Faculty across Duke explore how behavioral genetics and neuroscience should and do impact the criminal justice system.
From the role of genetics and neuroscience in prosecutorial decision-making, to improving the accuracy and reducing the errors in criminal convictions, to how science can inform fact-finding and discovering “truth,” Duke researchers are discovering how behavioral sciences impact law and policy. Focuses include the effects of retribution and perceived unfairness in determining monetary damages, the use and impact of memory during trials, genes and neural mechanisms underlying the sense of reward for cooperation and desire to punish those who try to obtain resources unfairly, and how the legal system should adapt to advances in neuroscience.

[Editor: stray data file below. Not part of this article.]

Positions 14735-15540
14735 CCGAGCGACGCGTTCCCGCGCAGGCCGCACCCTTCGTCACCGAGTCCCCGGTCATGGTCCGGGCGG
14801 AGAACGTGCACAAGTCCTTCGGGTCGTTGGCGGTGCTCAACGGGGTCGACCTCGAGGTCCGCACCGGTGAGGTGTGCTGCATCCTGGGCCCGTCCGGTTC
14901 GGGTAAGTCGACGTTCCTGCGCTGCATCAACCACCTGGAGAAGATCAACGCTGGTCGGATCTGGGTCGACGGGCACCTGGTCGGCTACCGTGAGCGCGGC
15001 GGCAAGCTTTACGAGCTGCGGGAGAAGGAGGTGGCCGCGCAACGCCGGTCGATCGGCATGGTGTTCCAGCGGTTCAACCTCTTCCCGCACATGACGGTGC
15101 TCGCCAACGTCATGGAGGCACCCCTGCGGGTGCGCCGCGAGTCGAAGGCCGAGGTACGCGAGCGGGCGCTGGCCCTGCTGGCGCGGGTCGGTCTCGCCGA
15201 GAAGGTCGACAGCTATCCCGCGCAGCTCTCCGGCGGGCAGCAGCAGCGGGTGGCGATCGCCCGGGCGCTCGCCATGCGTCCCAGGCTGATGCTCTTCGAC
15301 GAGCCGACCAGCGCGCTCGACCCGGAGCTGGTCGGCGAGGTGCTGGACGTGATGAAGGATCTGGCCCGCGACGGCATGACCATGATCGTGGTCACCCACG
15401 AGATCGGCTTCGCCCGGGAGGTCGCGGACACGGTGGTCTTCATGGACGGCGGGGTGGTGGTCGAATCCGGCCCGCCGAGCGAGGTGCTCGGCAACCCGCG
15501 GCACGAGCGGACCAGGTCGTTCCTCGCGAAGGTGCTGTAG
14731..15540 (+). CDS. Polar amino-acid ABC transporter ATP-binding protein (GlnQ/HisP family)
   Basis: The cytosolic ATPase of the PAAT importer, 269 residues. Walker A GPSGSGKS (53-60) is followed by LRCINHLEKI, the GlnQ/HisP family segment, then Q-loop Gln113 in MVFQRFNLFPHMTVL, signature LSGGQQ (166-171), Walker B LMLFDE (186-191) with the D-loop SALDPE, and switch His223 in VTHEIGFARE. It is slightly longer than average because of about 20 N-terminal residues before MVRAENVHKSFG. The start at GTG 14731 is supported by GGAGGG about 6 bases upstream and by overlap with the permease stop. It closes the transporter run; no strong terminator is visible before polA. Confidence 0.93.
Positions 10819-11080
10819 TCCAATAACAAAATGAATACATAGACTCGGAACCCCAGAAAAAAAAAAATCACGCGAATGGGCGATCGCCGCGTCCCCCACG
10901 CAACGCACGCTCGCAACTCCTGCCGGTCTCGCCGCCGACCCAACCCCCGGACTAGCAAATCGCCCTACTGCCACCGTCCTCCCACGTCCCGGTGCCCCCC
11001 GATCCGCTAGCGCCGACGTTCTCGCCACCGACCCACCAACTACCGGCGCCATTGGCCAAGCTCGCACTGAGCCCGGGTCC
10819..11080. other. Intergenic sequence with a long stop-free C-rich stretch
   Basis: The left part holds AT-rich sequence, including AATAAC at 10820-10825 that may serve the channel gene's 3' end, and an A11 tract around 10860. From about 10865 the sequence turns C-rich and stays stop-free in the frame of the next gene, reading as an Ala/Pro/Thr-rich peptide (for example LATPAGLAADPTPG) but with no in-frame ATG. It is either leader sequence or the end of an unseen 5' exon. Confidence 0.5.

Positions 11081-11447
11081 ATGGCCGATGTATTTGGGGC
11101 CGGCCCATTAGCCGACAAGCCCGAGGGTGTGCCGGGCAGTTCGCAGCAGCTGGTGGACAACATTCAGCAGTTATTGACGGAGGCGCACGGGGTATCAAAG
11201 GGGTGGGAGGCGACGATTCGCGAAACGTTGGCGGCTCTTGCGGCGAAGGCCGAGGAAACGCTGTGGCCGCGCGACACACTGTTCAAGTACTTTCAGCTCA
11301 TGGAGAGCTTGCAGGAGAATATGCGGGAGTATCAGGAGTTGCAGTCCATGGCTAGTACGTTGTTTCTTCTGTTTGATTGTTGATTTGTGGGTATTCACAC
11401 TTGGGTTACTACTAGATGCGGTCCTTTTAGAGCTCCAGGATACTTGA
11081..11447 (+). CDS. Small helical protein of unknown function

- James E. Coleman, Jr., JD (Law, Wrongful Convictions Clinic, Appellate Litigation Clinic)
- Nita Farahany, JD, PhD (Science & Society, Law, Philosophy)
- Scott Huettel, PhD (Center for Interdisciplinary Decision Science, Center for Cognitive Neuroscience; Brain Imaging and Analysis Center, Psychology & Neuroscience)
- Pate Skene, PhD (Neurobiology)
- Neil Vidmar, PhD (Law)
- Neuroethics (Law)
- Reason & Argument (Philosophy)
- Brains, Genes, and Law (Law)
- Bioethics and the Law (Law)
- Science, Law, and Policy (Law)
- Social Science Evidence in Law (Law)